The book of Exodus, in addition to other Scriptures, indicates that God is for people. Often we have understood Him to be against this and opposed to that, but we need to be renewed in our understanding that even His name carries with it the sense that He is for people. It does not mean that He approves of what we do or that He turns a blind eye to our sin, but rather that fundamentally God is for us and for the world. Even God’s holiness means that this is true. If that is so, the implications for us must be that as we seek to be holy as He is holy, we too need to be known for what we are forand not so much for what we are against. This also has implications for how we learn to stand up for those who are disadvantaged and less privileged, learning to differentiate between the empires of the world and the Kingdom of God.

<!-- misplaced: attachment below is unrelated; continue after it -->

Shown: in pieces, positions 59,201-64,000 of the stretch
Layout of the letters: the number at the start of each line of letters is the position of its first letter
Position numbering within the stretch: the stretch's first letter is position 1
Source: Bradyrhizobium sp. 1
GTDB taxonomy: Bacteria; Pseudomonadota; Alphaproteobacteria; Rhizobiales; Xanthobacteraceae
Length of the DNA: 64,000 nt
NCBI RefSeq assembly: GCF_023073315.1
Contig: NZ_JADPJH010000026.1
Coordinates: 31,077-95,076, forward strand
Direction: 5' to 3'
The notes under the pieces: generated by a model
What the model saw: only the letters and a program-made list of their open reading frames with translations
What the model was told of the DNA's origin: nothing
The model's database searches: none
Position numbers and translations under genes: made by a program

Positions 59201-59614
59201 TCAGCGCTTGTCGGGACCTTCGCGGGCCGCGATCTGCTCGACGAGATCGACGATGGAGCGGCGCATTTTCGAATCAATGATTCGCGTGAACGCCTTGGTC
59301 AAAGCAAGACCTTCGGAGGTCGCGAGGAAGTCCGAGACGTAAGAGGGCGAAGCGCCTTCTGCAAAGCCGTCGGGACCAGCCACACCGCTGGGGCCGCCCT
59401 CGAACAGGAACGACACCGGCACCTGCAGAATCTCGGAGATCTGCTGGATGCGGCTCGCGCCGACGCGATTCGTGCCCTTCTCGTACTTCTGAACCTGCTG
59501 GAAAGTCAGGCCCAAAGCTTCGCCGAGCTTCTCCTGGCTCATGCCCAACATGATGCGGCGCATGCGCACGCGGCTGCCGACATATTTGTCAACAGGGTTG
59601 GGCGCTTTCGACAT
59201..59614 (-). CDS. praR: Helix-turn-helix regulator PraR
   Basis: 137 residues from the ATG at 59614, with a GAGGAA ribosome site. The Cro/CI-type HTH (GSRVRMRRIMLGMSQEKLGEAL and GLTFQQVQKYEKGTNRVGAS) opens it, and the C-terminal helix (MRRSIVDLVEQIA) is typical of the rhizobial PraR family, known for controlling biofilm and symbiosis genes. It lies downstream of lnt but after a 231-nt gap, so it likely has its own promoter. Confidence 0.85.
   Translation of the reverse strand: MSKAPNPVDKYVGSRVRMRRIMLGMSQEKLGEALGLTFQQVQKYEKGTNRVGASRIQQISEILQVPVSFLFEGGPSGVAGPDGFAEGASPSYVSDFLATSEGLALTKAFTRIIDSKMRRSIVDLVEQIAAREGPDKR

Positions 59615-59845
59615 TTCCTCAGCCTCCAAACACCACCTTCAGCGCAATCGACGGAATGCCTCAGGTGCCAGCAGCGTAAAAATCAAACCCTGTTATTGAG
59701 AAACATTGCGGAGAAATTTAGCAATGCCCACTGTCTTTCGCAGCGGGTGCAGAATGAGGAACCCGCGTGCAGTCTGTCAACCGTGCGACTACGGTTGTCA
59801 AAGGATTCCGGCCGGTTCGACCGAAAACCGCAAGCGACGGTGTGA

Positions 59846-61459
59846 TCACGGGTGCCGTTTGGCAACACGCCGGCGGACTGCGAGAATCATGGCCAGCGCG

Immanuel. God with us. We know it intellectually, but I wonder if we may need to actually realize it practically. God is in the world and for the world. And He sends us to go and be His hands and feet and mouth to practice and proclaim the reality of the Kingdom. But we need to understand that we are His kids and that He promises to be with us. The implication for us is that we no longer rely on our own strength, but instead learn to trust in Him and rely on the power of the Spirit at work within us. It also means we need to learn to live as a covenant community instead of a collection of contracted individuals.

God is a missionary God who is at work in the world, is for the world, and invites us to put our confidence in Him as He uses us to redeem all things.